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The Civil War: 1861 -- 1865 (Unit III, Segment 2 of 3)

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Presentation on theme: "The Civil War: 1861 -- 1865 (Unit III, Segment 2 of 3)"— Presentation transcript:

1 The Civil War: (Unit III, Segment 2 of 3)

2 Essential Question: What factors led to the outbreak of the Civil War? Warm-Up Question: If the Union had more troops, industry, & transportation when the Civil War began, what should their war strategy be?

3 Secession of the Southern States
Lincoln's election in 1860 brought the Southern states to the point of secession and Lincoln to a fateful question: Should he allow peaceful secession or should he coerce the rebels to stay in the Union?

4 First Inaugural Address
“In your hands, my dissatisfied fellow countrymen, and not in mine, is the momentous issue of civil war. The government will not assail you. You can have no conflict without being yourselves the aggressors. You have an oath registered in Heaven to destroy the government, while I shall have the most solemn one to ‘preserve, protect, and defend it.” “I am loath to close. We are not enemies, but friends. We must not be enemies. Though passion may have strained, it must not break our bonds of affection. The mystic chords of memory, stretching from every battlefield and patriot grave to every living heart and hearthstone all over this broad land, will yet swell the chorus of the Union when again touched, as surely they will be, by the better angels of our nature.”

5 Secession in the South The failed Crittenden Compromise in 1860 Lincoln’s election led to secession by 7 states in the Deep South but that did not necessarily mean “civil war” Two things had to happen first: One last failed attempt to reconcile the North & South The North had to use its military to protect the Union Fort Sumter, South Carolina

6 The entire Deep South seceded by Feb 1861
The Upper South did not view Lincoln’s election as a death sentence & did not secede immediately Some Northerners thought the U.S. would be better off if the South was allowed to peacefully secede SC seceded on Dec 20,1860 The entire Deep South seceded by Feb 1861 “Lame duck” Buchanan took no action to stop the South from seceding

7 The Decision to Secede

8 Secession & the Formation of the Confederate States of America
The CSA constitution resembled the U.S., but with 4 key changes: (1) it protected states’ rights, (2) guaranteed slavery, (3) referenced God, & (4) prohibited protective tariffs On Feb 4, 1861, the Confederate States of America were formed Mississippi Senator Jefferson Davis was elected CSA president Some wished to “let the South depart in peace”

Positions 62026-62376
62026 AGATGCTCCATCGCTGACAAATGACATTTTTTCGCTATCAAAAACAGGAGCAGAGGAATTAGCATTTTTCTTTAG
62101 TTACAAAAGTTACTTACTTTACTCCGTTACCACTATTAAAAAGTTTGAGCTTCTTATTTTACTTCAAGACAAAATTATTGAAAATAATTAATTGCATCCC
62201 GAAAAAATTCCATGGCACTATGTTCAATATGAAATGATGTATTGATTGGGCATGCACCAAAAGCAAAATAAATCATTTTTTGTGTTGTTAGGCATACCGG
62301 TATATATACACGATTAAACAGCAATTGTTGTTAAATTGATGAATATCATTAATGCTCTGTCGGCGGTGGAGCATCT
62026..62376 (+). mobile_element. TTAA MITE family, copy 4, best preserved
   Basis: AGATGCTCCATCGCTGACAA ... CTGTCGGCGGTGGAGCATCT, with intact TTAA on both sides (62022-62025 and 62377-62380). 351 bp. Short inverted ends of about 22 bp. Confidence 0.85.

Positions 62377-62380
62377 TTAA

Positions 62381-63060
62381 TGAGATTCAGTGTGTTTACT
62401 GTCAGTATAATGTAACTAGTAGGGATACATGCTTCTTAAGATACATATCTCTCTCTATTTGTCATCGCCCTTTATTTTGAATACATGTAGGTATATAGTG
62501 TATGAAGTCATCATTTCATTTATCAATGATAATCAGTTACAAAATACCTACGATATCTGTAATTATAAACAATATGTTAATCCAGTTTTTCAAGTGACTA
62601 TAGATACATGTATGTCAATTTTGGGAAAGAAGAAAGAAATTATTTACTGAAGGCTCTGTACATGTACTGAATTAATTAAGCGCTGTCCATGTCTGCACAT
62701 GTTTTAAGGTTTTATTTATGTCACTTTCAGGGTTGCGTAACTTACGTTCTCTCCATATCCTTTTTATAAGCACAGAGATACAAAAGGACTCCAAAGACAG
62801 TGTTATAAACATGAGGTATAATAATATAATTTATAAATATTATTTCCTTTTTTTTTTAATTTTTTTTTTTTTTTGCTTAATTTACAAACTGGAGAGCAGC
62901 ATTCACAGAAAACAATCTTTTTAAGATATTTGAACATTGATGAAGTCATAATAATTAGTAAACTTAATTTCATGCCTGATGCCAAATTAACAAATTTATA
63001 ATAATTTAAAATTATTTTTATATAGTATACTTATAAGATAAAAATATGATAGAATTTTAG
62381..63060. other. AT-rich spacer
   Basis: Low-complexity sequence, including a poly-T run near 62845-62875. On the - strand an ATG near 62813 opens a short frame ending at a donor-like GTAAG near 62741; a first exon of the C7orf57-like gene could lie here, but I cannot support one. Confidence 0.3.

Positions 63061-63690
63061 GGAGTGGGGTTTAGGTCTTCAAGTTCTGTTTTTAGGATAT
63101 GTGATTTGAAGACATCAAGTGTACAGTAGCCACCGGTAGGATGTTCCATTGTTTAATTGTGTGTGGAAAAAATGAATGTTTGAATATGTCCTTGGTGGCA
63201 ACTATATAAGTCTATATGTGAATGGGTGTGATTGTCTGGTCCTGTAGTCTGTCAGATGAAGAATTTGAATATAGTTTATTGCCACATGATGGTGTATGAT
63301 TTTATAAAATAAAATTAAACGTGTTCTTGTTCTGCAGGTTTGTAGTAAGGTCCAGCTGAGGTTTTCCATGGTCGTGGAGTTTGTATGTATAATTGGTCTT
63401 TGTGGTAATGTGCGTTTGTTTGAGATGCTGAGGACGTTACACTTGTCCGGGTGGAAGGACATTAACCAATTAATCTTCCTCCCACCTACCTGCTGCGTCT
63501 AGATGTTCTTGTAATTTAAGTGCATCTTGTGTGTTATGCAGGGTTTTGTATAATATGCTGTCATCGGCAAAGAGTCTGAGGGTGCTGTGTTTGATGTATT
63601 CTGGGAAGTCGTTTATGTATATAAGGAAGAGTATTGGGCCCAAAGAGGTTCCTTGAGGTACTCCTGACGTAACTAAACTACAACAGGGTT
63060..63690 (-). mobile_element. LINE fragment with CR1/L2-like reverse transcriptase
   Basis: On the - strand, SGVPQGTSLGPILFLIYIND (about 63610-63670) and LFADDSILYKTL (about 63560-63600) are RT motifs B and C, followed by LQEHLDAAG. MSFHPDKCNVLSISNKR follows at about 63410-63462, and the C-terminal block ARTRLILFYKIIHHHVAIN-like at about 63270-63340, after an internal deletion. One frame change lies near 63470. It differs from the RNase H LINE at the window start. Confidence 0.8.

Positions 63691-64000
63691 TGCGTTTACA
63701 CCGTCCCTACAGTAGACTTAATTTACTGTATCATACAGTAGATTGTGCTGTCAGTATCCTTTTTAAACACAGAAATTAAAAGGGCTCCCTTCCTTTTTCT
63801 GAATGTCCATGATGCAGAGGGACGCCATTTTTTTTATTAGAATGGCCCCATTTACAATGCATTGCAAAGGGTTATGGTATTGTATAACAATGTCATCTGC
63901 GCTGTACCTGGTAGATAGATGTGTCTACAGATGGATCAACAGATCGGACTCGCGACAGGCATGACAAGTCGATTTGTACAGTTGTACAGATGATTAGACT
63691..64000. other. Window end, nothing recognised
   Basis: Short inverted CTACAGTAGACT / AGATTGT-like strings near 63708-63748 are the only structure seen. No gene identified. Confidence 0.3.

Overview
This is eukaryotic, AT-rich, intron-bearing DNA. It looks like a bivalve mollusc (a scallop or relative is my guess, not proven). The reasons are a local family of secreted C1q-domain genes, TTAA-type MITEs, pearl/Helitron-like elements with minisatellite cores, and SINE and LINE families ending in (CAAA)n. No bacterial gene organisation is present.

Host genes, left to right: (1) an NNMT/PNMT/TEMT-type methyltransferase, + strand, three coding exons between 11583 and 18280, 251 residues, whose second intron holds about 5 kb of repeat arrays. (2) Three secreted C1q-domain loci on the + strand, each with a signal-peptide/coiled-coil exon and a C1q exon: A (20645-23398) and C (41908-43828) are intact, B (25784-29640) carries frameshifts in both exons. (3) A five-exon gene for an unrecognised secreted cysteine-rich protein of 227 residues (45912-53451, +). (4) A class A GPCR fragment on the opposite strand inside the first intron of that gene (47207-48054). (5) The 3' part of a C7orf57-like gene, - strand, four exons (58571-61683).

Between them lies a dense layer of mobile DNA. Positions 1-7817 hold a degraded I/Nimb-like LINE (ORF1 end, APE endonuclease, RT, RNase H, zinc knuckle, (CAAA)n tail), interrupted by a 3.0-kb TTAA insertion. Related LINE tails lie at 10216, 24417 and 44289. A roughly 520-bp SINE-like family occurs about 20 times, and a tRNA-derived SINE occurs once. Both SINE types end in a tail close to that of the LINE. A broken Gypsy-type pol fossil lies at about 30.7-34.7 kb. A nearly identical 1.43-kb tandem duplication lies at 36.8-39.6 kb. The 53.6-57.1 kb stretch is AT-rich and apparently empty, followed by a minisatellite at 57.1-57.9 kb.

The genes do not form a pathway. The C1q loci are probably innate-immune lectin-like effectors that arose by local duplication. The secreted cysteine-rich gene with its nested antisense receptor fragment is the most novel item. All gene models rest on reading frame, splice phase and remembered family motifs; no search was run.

9 The Start of the Civil War, 1861
When Lincoln was elected in 1860, 7 Southern states seceded from the Union & formed the Confederate States of America The Start of the Civil War, 1861 4 more Southern states seceded in 1861 when Lincoln called for military volunteers to “preserve the Union” The Civil War began when Fort Sumter was fired upon by Confederate soldiers




13 Fort Sumter Flag

14 Portrait of Pvt. Ira Fish, 150th New York Infantry, U.S.A.
The Civil War Soldier Portrait of Pvt. Sampson Altman, Jr., Company C, 29th Regiment Georgia Volunteers, C.S.A. Pvt. Altman fought in the battle of Shiloh, died April 23, 1863 from disease. Portrait of Pvt. Ira Fish, 150th New York Infantry, U.S.A. Wounded at Gettysburg

15 Northern Advantages At the outbreak of the Civil War, the North had lots of advantages: Larger population for troops Greater industrial capacity Huge edge in RR transportation Problem for the North: Had to invade the South to win Difficult to maintain enthusiasm & support for war over time

16 Resources of the Union and the Confederacy, 1861

17 “King Cotton” diplomacy
Southern Advantages Although outnumbered & less industrial, South had advantages: President Davis knew that they did not have to “win” the war; the South only had to drag out the fight & make the North quit Had the best military leaders England & France appeared more willing to support the South “King Cotton” diplomacy Robert E “Stonewall” J.E.B. Lee Jackson Stuart

18 Union Strategy The Union strategy during the war was called the Anaconda Plan: Blockade the coast, seize the Mississippi River to divide the South, & take Richmond Exploit South’s dependency on foreign trade & its inability to manufacture weapons Relied on Northern advantages in population, industry, & military production

19 Take the CSA capital at Richmond Take control of the Mississippi River
George McClellan was in charge of Army of the Potomac Ulysses Grant in the West Blockade the Southern coast Divide the West from South

20 Confederate Strategy The Confederate strategy during the war was an Offensive / Defense: Protect Southern territory from “Northern aggression” but attack into Union territory when the opportunity presents itself Get Britain & France to join their cause because of European dependency on “King Cotton” Drag out the war as long as possible to make the North quit


22 Political Leadership During the Civil War
During the Civil War, President Jefferson Davis had a difficult time: The CSA Constitution protected states’ rights so state governors could refuse to send him money or troops CSA currency inflated by 7,000% During the Civil War, President Lincoln used “emergency powers” to protect “national security”: Suspended habeas corpus (Laws requiring evidence before citizens can be jailed) Closed down newspapers that did not support the war The national government in the USA & CSA relied on volunteer armies in the beginning, but soon needed conscription (draft) to supply their armies with troops


24 New York City Draft Riots

25 Fighting the Civil War 1861-1865

26 Fighting the Civil War: 1861-1865
From 1861 to mid-1863, the Confederate army was winning the Civil War: Defensive strategy carried out by superior Southern generals like Robert E. Lee & “Stonewall” Jackson Disagreements among military & political leaders in the North

27 Bull Run (Manassas), 1861: The 1st battle of the Civil War; Stonewall Jackson kept the Union army from taking the CSA capital at Richmond

28 Seven Pines, 1862 (CSA) Seven Days, 1862 (CSA) 2nd Bull Run, 1862 (CSA) Shiloh, 1862 (USA) From , the CSA had success in the East, but the USA had success in the West New Orleans, 1862 (USA)

29 Antietam, 1862: General Lee’s 1st attempt to attack outside the CSA was halted by McClellan